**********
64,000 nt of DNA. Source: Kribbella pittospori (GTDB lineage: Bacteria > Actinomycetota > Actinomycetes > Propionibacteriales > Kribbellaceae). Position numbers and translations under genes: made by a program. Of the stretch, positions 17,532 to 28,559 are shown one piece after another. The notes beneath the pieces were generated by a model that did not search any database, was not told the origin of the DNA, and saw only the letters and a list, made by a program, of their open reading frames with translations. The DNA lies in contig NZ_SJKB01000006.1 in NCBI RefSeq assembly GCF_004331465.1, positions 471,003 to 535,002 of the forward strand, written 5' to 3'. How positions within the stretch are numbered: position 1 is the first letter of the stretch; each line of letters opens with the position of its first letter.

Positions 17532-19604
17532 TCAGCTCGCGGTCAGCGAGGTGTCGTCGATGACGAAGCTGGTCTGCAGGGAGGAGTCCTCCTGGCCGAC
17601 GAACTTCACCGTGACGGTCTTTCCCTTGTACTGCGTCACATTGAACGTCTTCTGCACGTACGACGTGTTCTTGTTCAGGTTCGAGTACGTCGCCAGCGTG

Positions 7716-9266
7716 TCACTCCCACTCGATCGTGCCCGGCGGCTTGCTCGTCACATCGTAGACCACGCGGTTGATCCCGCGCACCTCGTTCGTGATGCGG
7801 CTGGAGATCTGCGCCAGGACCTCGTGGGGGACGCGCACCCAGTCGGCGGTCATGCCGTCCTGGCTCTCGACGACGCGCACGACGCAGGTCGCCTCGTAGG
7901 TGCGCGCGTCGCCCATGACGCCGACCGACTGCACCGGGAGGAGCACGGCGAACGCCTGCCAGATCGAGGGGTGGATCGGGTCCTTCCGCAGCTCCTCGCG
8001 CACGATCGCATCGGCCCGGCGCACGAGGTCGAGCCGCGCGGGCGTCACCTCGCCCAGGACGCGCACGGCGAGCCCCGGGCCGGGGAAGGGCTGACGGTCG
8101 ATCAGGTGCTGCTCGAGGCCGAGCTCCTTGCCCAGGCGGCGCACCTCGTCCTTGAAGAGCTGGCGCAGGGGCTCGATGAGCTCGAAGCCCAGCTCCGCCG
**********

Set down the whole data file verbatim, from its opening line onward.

64,000 nt of DNA. Source: Kribbella pittospori (GTDB lineage: Bacteria > Actinomycetota > Actinomycetes > Propionibacteriales > Kribbellaceae). Position numbers and translations under genes: made by a program. Of the stretch, positions 17,532 to 28,559 are shown one piece after another. The notes beneath the pieces were generated by a model that did not search any database, was not told the origin of the DNA, and saw only the letters and a list, made by a program, of their open reading frames with translations. The DNA lies in contig NZ_SJKB01000006.1 in NCBI RefSeq assembly GCF_004331465.1, positions 471,003 to 535,002 of the forward strand, written 5' to 3'. How positions within the stretch are numbered: position 1 is the first letter of the stretch; each line of letters opens with the position of its first letter.

Positions 17532-19604
17532 TCAGCTCGCGGTCAGCGAGGTGTCGTCGATGACGAAGCTGGTCTGCAGGGAGGAGTCCTCCTGGCCGAC
17601 GAACTTCACCGTGACGGTCTTTCCCTTGTACTGCGTCACATTGAACGTCTTCTGCACGTACGACGTGTTCTTGTTCAGGTTCGAGTACGTCGCCAGCGTG

Positions 7716-9266
7716 TCACTCCCACTCGATCGTGCCCGGCGGCTTGCTCGTCACATCGTAGACCACGCGGTTGATCCCGCGCACCTCGTTCGTGATGCGG
7801 CTGGAGATCTGCGCCAGGACCTCGTGGGGGACGCGCACCCAGTCGGCGGTCATGCCGTCCTGGCTCTCGACGACGCGCACGACGCAGGTCGCCTCGTAGG
7901 TGCGCGCGTCGCCCATGACGCCGACCGACTGCACCGGGAGGAGCACGGCGAACGCCTGCCAGATCGAGGGGTGGATCGGGTCCTTCCGCAGCTCCTCGCG
8001 CACGATCGCATCGGCCCGGCGCACGAGGTCGAGCCGCGCGGGCGTCACCTCGCCCAGGACGCGCACGGCGAGCCCCGGGCCGGGGAAGGGCTGACGGTCG
8101 ATCAGGTGCTGCTCGAGGCCGAGCTCCTTGCCCAGGCGGCGCACCTCGTCCTTGAAGAGCTGGCGCAGGGGCTCGATGAGCTCGAAGCCCAGCTCCGCCG